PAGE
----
MARONDERA- After missing out on its National Development Strategy 1 (NDS-1)
target set to reduce area burnt by 10 percent from 104 384ha in 2021 to 93 108ha by
30 November last year, the Environmental Management Agency (EMA) in
Mashonaland East is this fire season determined to meet its target.
The veld fire season in Zimbabwe is defined by law. Statutory Instrument 7 of 2007
on Environmental Impact Assessment and Ecosystems Protection Regulations
clearly defines the 31st of July to the 31 of October each year as the period where
people are not supposed to use fire outside the residential and commercial
Last year saw a 60 percent increase in veld fire reports throughout the country, as
was revealed by the Minister of Environment, Climate Change, Tourism Hospitality
Industry Dr Mangaliso Ndhlovu at the launch of the National Fire Awareness Season,
which began on July 1 and will end on November 30.
Despite interventions on raising fire awareness campaigns as well as sending
reminders to farmers and fire management orders to property owners to put fire
preventative measures in place, Mashonaland East missed its target last year as 112
036.89ha were burnt in the province.
The worst affected districts were Chikomba (45 080ha), Seke (19 173ha), Hwedza
(16 237ha), Marondera (11 568ha) and Goromonzi (7 398ha). Uzumba-Maramba-
Pfungwe (550ha) district had the least area burnt while Mutoko, Murehwa and Mudzi
had 4 246ha, 6 690ha and 1 092ha destroyed in that order.
It goes without highlighting that due to the veld fires, eucalyptus plantations and 27
dwelling units and property were burnt in Marondera and Murehwa districts. Daina
Manyere (94) of Chikwerekwere Village in Mrehwa was burnt to death while a then
19-month-old baby had her feet burnt after stepping on burning cow in Goromonzi.
In an interview with Chaminuka, EMA education and publicity officer for
Mashonaland East, Astas Mabwe, said they continue to raise awareness among
communities on the need to prevent veld fires so that target can be met.
He said: “We might have missed our target during the fire season last year but we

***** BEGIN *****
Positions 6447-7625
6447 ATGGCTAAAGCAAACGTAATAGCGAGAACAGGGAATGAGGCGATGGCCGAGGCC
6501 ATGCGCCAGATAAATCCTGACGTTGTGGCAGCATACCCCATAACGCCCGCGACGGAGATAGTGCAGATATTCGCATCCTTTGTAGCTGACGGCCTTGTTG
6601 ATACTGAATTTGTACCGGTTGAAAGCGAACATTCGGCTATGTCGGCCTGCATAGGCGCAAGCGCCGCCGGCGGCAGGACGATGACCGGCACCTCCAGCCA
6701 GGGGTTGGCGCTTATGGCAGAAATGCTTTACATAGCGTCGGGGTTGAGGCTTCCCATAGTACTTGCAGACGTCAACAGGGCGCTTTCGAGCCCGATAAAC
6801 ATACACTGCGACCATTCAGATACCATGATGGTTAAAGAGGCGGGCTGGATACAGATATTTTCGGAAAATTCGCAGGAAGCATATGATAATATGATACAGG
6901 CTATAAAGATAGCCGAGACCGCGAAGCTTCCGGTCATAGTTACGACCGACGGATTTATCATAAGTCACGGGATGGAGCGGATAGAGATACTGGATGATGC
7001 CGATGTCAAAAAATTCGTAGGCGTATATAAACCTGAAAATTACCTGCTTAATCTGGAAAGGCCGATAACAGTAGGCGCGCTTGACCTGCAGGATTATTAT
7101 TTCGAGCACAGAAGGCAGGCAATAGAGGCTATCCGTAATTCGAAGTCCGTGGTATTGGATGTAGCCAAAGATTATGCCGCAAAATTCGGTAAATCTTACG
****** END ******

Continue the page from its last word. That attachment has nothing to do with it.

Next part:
have intensified our anti-fire campaigns such as educating communities on pre-fire
suppression measures such as fire-guard construction, biomass reduction and early
“Our awareness programmes include the holding of roadshows, talk shows at
schools, meetings with the relevant stakeholders and serving fire orders to farmers in
districts. In our messages, we always allude to them the fact that the veld fires
menace continues to be a threat to the country’s food security, human lives,
economic infrastructure and livelihoods.”
According to Mabwe, veld fire incidences have mainly been recorded in Chikomba,
Seke, Hwedza and Marondera districts.
“This fire season, there are cases of veld fires that have been recorded in the usual
suspect districts but since we are alive to the fact that a stakeholder approach is
necessary on veld fire issues, we continue to urge rural and resettlement
communities to clear land around their homesteads.
“There is also need for more resources to be channeled towards fire investigations
and bringing culprits to book so that they can be held accountable for their actions
that may have caused veld fires,” he said.
Countrywide, a total of 7 511 Veld fires incidences which burnt 1 753 055.9 hectares
were recorded last year. The total area burnt increased by 59.73 % compared to
2021 baseline of 34.4% and the majority of the veld fires occurred in the resettlement
areas and protected areas such as Safari and National Parks.
The veld fires destroyed property valued at approximately US$1 518 453.00 in the
Tourism, Agriculture and Communication Sectors. The veld fires further resulted in
the loss of 18 lives, with 10 of these lost in one fire incident in Umzingwane district of
Matebeleland South province.
According to EMA director-general Aaron Chigona, Mashonaland West and
Matabeleland North provinces experienced the highest total burnt areas while
Manicaland and Masvingo Provinces recorded the least areas burnt.